Chlorine and other chemical disinfectants have been popular for their price/performance ratio. However, ozone has proven to be a highly effective and useful alternative. On its own, ozone is a potent yet environmentally friendly disinfectant agent that outshines other choices. When using treatments that combine ozone’s immediate effects with long-term disinfectants, the results and savings can be significant.
“Ozone doesn’t last long, and it leaves no chemical residual,” says Brendan van Wyk, business development manager at Xylem. “If we were to disinfect a room with ozone, during the procedure it would be hazardous to be in that environment. But after about 20 minutes, it would be perfectly safe to re-enter the room, with little or no trace of any ozone being detected. This is because ozone (O3) is very unstable and reverts back to oxygen (O2).”
This view is backed by research, such as trials undertaken in 2014 by Campden BRI. It found that ‘ozone at appropriate concentrations and contact times has the potential to be an effective environmental disinfectant.’ The trial also established that, when used correctly, ozone caused no adverse contact effects afterwards.
A powerful disinfectant
Ozone is brutal on organic material. Highly unstable, ozone attracts electrons from other compounds, oxidizing them and drastically reducing their integrity. In the case of biological targets such as bacteria, ozone attacks their cellular walls, causing the cells to rupture and ensuring there is no chance for the organism to build up an immunity to it, unlike other disinfectants. Ozone is very effective at oxidizing certain minerals as well. It’s used to remove manganese and iron out of drinking water, as an example.
If you want to disinfect a room thoroughly, flushing the room with ozone gas may do the trick. Modern HVAC systems often use ozone to purify air passing through the system to prevent mould and smell. Ozone manufacture can be done quite easily and reliably, within a small footprint.
With no moving parts and few maintenance requirements, the system can be operated remotely with no human intervention. Ozone only needs power and air for manufacture, and the units can be custom designed to suit the specific project specifications. Brendan explains, “Ozonated water is already used in places like abattoirs as wash water. This allows for maximum disinfection, but without a chemical residue that needs to be treated. It is easy to retrofit an ozone dosage system into an existing wash line. Clean technologies for rinsing and disinfection of milk bottles and soft drink bottles are already widely used.”
Safe and easy to use
Other examples of uses include cleaning animal enclosures and aquariums, rehabilitating smoke-damaged rooms, washing taxi ranks, and disinfecting laundry. Ozone-enriched water is mighty as a disinfectant without leaving a chemical residual (as chlorine does) that could run into natural water systems through storm water channels and disrupt natural biological action.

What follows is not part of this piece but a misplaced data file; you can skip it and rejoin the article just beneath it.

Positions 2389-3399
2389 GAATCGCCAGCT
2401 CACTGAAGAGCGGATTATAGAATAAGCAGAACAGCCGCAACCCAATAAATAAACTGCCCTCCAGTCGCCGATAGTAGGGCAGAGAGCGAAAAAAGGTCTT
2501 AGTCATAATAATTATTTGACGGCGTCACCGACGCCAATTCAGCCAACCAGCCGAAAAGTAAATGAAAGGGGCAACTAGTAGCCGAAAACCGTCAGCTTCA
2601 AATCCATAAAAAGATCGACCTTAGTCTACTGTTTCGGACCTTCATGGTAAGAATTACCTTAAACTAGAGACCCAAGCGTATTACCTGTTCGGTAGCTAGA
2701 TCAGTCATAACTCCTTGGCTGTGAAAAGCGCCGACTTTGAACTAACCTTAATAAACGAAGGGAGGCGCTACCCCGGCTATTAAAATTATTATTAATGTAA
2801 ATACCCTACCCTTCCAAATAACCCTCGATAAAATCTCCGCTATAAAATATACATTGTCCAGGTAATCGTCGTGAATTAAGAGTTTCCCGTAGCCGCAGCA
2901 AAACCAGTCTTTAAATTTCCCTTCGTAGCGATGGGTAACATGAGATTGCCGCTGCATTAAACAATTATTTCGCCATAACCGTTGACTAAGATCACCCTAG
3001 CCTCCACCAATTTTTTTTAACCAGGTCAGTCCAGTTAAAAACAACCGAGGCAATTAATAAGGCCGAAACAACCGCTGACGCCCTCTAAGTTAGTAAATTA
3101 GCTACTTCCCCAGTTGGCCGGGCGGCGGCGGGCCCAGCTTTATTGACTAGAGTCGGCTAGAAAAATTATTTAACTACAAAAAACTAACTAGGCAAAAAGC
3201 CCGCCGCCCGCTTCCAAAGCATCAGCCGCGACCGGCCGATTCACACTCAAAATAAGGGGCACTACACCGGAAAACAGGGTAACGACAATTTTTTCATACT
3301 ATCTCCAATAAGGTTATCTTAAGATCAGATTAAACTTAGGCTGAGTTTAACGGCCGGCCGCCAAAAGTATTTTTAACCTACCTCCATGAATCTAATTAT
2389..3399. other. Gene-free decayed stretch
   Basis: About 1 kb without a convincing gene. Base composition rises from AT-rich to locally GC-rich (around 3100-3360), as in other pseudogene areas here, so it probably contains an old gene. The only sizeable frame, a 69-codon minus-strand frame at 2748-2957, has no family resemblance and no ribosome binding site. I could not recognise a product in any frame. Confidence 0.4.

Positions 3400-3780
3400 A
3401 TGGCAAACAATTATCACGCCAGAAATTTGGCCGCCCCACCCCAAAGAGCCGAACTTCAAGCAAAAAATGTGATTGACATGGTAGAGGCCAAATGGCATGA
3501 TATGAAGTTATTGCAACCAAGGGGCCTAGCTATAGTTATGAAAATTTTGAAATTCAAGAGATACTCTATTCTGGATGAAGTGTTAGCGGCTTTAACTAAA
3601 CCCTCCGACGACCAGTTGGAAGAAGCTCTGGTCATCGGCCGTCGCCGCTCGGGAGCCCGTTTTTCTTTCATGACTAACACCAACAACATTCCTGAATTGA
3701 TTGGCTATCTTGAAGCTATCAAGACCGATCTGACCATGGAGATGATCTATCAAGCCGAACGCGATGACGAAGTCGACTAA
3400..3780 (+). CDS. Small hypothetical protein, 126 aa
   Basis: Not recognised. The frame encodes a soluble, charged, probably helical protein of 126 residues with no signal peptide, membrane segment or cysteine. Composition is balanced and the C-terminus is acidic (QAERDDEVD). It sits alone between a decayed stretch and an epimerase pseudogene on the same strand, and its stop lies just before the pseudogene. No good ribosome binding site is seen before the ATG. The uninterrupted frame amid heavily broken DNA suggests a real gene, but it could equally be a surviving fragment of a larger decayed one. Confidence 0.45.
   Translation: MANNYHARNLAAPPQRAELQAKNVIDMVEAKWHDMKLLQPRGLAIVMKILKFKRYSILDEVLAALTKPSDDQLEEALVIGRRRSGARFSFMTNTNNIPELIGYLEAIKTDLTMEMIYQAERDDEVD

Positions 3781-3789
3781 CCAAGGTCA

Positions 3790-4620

As mentioned earlier, ozone gas breaks down quickly, rendered into harmless oxygen that can enrich the local atmosphere and improve the chemical oxygen demand (COD) of wastewater.
A specific application where ozone would also be very effective in disinfecting schools after the learners and teachers have gone home. Automated systems can flood the classrooms with ozone which would be more effective on non-uniform surfaces such as carpets, books and stationery that cannot necessarily be wiped down or covered. The ozone would then decompose fully before the return of the children and teachers, leaving a disinfected room.
Ozone needs little to no handling. A modern ozone generator can operate without intervention and doesn’t require any chemical additives. This negates the need to stockpile chemicals, not to mention the risks of handling dangerous materials. Ozone is also very cost-effective: its capital investment is soon recovered through water and chemical savings, as well as a reduction in effluent treatment costs. Recoupment of capital costs can take as little as two years on industrial systems like cooling tower water treatment.
Brendan explains, “To give an example of how the costs work, let’s apply ozone to a water treatment plant. Normally, you’d apply large volumes of chlorine in the final stages of the treatment process. Much of this is first to disinfect the water, and the rest is to keep a residual for long term disinfection. If we added an ozone generator to the treatment process, the water is disinfected without the use of chlorine, then a much smaller amount of chlorine is added at the end of the process to keep the water clean.
“Ozone does the heavy lifting of primary disinfection, without the generation of chlorinated byproducts, while improving the taste and odour. It is much safer, and it requires smaller amounts of chemicals, so the costs of purchasing, storing and handling chemicals are reduced.”
Ozone technology offers different types of generators, from covering treatment plants to turning home pool water clean and bright. It is modular, environmentally friendly and a highly effective treatment product without the need for ongoing purchasing of chemicals and a workforce required for handling make-up and dosage requirements. The systems are self-contained and operate without human intervention.
“If you are concerned about chlorine’s chemical footprint, or you want to handle disinfection in a much more efficient and effective manner, ozone is the answer. It’s Mother Nature’s own disinfectant: ruthlessly efficient but without leaving a calling card. Whether used to augment or replace other disinfection systems, ozone is a potent ally against infectious agents, a superior long-term disinfection and treatment investment that is friendly to the environment,” Brendan concludes.
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